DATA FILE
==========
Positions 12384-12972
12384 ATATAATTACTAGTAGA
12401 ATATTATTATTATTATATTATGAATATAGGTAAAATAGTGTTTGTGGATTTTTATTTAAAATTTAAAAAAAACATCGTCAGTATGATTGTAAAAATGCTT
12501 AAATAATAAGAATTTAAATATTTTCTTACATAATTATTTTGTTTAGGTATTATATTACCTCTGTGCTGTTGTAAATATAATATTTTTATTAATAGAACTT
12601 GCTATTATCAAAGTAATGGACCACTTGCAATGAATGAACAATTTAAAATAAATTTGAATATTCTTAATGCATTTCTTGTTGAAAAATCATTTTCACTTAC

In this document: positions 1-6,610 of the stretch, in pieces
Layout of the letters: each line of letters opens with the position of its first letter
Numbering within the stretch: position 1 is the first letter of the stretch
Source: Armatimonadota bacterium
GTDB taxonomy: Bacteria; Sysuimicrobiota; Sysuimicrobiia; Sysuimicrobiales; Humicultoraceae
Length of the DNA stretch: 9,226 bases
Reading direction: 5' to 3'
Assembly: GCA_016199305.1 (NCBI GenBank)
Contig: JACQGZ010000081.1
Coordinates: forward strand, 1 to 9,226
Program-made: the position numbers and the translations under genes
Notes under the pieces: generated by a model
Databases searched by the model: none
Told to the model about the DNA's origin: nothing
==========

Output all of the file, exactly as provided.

Positions 12384-12972
12384 ATATAATTACTAGTAGA
12401 ATATTATTATTATTATATTATGAATATAGGTAAAATAGTGTTTGTGGATTTTTATTTAAAATTTAAAAAAAACATCGTCAGTATGATTGTAAAAATGCTT
12501 AAATAATAAGAATTTAAATATTTTCTTACATAATTATTTTGTTTAGGTATTATATTACCTCTGTGCTGTTGTAAATATAATATTTTTATTAATAGAACTT
12601 GCTATTATCAAAGTAATGGACCACTTGCAATGAATGAACAATTTAAAATAAATTTGAATATTCTTAATGCATTTCTTGTTGAAAAATCATTTTCACTTAC

In this document: positions 1-6,610 of the stretch, in pieces
Layout of the letters: each line of letters opens with the position of its first letter
Numbering within the stretch: position 1 is the first letter of the stretch
Source: Armatimonadota bacterium
GTDB taxonomy: Bacteria; Sysuimicrobiota; Sysuimicrobiia; Sysuimicrobiales; Humicultoraceae
Length of the DNA stretch: 9,226 bases
Reading direction: 5' to 3'
Assembly: GCA_016199305.1 (NCBI GenBank)
Contig: JACQGZ010000081.1
Coordinates: forward strand, 1 to 9,226
Program-made: the position numbers and the translations under genes
Notes under the pieces: generated by a model
Databases searched by the model: none
Told to the model about the DNA's origin: nothing